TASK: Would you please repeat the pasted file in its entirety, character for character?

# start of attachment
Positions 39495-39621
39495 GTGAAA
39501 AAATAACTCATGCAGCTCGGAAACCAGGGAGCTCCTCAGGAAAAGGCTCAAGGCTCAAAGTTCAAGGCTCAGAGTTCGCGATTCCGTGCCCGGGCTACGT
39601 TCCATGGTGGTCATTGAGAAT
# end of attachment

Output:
Positions 39495-39621
39495 GTGAAA
39501 AAATAACTCATGCAGCTCGGAAACCAGGGAGCTCCTCAGGAAAAGGCTCAAGGCTCAAAGTTCAAGGCTCAGAGTTCGCGATTCCGTGCCCGGGCTACGT
39601 TCCATGGTGGTCATTGAGAAT